Len Goodman’s departure, if voluntary, is certainly deserved with all his work developing and promoting the show in the US.  We can only hope this show will, like Strictly Come Dancing in England, select a certified champion and seasoned judge like Shirley Ballas or an American Ballroom Champion over an amateur or dancing pro with newly acquired celebrity status

Season 17 of So you Think You Can Dance also replaced judges Paula Abdul, Mia Michaels, and Jason Derulo. While there may be a legitimate question as to why a pop singing star like Jason Derulo was qualified to be a dance judge, few could doubt Paula Abdul’s credentials as a star, or Maya Michaels choreographic expertise.  The replacement’s credentials for judging appear to have more to do with fame, than any acknowledged understanding of social or ballroom as a dance form.  In fairness, So You Think You Can Dance has minimized traditional or couple dancing for a long time.  Failing to have a senior ballroom judge and advocate like Nigel Lythgoe impacts the audiences understanding of this style of dance.  Alexis’ 2022 result only shows the strengths ballroom dancers have that translate to doing other styles as well.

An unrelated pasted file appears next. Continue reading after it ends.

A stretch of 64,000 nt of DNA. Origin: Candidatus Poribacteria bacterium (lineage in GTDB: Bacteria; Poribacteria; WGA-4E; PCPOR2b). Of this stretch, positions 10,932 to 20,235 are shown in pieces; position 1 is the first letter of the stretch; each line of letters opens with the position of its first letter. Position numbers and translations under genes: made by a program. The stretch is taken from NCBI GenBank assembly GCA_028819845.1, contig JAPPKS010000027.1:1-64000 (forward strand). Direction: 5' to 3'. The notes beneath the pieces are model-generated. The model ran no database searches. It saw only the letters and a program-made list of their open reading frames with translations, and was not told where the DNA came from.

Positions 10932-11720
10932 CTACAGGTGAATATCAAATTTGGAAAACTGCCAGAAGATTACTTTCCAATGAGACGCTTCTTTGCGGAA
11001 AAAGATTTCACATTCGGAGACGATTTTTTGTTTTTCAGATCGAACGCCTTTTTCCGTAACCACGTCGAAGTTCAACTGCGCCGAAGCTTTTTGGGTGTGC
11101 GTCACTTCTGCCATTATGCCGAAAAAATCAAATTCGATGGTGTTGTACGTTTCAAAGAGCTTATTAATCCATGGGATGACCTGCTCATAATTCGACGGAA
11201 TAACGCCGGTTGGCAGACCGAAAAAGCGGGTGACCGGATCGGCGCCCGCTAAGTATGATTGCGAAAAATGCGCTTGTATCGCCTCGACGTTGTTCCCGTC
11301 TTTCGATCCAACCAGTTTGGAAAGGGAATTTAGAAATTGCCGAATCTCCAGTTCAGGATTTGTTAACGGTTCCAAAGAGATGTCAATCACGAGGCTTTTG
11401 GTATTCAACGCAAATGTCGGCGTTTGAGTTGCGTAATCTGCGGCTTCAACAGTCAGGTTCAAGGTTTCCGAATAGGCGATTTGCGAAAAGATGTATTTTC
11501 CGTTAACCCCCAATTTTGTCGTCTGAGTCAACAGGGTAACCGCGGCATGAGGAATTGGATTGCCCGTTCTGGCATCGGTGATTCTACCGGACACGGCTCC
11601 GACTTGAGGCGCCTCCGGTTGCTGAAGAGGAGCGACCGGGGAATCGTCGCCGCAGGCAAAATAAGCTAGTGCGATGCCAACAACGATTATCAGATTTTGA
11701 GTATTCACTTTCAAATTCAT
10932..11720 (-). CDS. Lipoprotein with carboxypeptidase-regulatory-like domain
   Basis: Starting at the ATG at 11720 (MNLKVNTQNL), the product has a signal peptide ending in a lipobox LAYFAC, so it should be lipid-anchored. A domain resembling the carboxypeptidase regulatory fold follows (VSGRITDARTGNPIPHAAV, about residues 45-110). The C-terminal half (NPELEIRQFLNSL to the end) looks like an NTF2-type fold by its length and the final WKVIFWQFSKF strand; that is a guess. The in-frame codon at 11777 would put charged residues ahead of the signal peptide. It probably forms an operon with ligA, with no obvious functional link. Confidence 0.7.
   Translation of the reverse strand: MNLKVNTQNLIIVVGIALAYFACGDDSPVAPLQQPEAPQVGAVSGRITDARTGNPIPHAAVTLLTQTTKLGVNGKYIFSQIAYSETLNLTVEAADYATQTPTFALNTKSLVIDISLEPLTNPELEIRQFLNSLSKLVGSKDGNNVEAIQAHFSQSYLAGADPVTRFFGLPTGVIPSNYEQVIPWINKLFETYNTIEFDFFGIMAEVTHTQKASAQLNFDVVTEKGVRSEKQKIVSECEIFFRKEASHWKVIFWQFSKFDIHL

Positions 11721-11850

Cat Deeley by all accounts, has been an ideal host for SYTYCD.  She provides a soft and always smiling introduction to the audience of each participant, and never shows favoritism toward any one participant to influence opinions.  Her early expertise hosting children’s talent shows in England likely provided her with the experience needed to deal with the varied, and often emotional participants in the series.  Her accent helps to immediately draw the audience back to her, so she can keep the pace of the show working